Restricted access

“Rights of Things”

A Posthumanist Approach to Law?

Doris Schweitzer

Abstract

We can identify a legal vanishing point within neo-materialist and posthumanist approaches—either explicitly, for example, when things are regarded as political actors or contractual partners; or implicitly, when authors hint at the anthropocentric limitations of the granting of rights to human beings. Conversely, “rights of things” appear as a posthumanist approach to law as they decentralize “the human.” But do “rights of things” actually surmount the strict divide between humans (persona) and nonhumans (res) within law? By referring to three empirical cases—animal rights, rights of nature, and robot rights—I will argue that “rights of things” do not necessarily push against the anthropocentrism of law. Rather, we can identify a re-centralization of humans within a given milieu. Thus, the critical impact of the concept “rights of things” must be reconsidered; furthermore, we can draw some conclusions for the theoretical approaches of New Materialism and Posthumanism itself.

Restricted access

The Alchemy of a Corpus of Underwater Images

Locating Carysfort to Reconcile our Human Relationship with a Coral Reef

Deborah James

Abstract

Through an ecocinema lens, an unconventional corpus of photographs of Carysfort Reef, one of seven iconic coral reefs along the Florida Reef Tract, represents something of an extreme time-lapse series. In the absence of a cohesive underwater documentary record at the time when the Florida Reef Tract is undergoing the most extensive reef restoration in the world, speculation allows us to search for patterns in damaged places with incomplete information and practice a form of multispecies storytelling of our encounters. Taken in 1966, 2003, 2014, and 2019, these images are evidence of cultural moments in our changing relationship with this reef in the context of anthropocentrism, the emergence of an alternative environment spectatorship of awareness, and a baseline for localized social change.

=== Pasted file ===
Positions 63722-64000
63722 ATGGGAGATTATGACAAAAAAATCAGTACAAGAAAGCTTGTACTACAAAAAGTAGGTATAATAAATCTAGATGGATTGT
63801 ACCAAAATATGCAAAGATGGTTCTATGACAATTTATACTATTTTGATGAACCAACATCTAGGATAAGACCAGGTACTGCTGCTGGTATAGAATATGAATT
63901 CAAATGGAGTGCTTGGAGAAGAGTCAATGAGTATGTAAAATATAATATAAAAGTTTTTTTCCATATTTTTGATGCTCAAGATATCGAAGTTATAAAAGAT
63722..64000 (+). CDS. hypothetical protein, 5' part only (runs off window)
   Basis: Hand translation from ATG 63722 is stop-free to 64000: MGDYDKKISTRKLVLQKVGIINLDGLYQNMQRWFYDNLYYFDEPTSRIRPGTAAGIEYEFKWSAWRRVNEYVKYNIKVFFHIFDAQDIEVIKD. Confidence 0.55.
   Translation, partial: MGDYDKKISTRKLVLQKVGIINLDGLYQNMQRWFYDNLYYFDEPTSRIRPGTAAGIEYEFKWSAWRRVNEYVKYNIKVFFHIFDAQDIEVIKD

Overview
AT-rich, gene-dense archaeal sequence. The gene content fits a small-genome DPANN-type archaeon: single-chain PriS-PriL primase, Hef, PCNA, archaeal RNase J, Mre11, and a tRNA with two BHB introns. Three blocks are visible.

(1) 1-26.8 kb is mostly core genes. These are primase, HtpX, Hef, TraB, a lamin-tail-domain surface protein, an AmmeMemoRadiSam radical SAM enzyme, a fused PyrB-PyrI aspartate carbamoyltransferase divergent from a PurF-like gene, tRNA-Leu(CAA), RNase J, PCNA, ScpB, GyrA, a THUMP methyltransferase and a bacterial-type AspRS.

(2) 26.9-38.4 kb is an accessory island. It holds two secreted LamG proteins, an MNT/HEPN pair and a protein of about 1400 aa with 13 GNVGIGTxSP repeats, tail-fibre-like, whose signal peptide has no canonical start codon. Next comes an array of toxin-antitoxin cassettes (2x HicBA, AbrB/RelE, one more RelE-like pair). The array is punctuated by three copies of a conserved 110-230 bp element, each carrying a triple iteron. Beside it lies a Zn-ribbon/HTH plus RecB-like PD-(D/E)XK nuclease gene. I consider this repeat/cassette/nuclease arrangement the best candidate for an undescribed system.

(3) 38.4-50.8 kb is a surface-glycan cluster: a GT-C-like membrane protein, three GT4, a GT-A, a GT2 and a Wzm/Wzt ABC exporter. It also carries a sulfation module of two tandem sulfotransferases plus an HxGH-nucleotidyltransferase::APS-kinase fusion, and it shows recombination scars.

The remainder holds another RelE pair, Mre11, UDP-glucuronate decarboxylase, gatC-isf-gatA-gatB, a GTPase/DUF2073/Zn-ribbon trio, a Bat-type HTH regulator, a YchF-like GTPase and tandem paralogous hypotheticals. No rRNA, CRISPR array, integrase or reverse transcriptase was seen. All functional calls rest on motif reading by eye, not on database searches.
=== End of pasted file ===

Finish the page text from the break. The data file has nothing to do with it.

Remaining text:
Restricted access

Artificial Intelligence

Faith in Machine or Man?

Jan Martijn Meij

Lovelock, James. 2019. Novacene: The Coming Age of Hyperintelligence. Cambridge, MA: The MIT Press.

McKibben, Bill. 2019. Falter: Has the Human Game Begun to Play Itself Out? New York: Holt.

Restricted access

Making Sense of the Human-Nature Relationship

A Reception Study of the “Nature Is Speaking” Campaign on YouTube

Ulrika Olausson

Abstract

Gaining knowledge about laypeople's representations of nature is crucial to meeting the sustainability challenges ahead. However, the ways laypeople discursively construct nature in digital settings have received scant attention. Guided by Stuart Hall's theory of encoding/decoding and multimodal critical discourse analysis, this study aims to contribute knowledge about the ways laypeople construct the human-nature relationship on social media. This is accomplished through a reception study of YouTube users’ discussions about two of the films in the campaign “Nature Is Speaking.” The results show that the human-nature dichotomy largely prevails notwithstanding the pluralist nature of YouTube users’ interpretations, but also indicate the (embryonic) potential of social media to open up for a politics revolving around new visions of the socio-environmental future.

Restricted access

More than Darkness Preservation

The Importance of the Dark, Star-Filled Skies in Urban Areas

Yee-Man Lam

Abstract

Enveloped in artificial light, many urban dwellers have never experienced real darkness. Seeing this as a loss, scholars and organizations have initiated discussions on light and darkness and advocated the preservation of the dark skies. This article aims to further this study by emphasizing the importance of the stars. Instead of studying lights, stars, and darkness ethnographically, the article examines the ideas of stars and darkness in Thierry Cohen's photographs and two of Vincent van Gogh's paintings. This article will suggest that the dark, star-filled skies represented in van Gogh's paintings provide a visual blueprint of what the article calls the “star-lit cities,” which goes beyond a simple preservation of darkness, and may be significant in driving vital changes in combating the current environmental crises.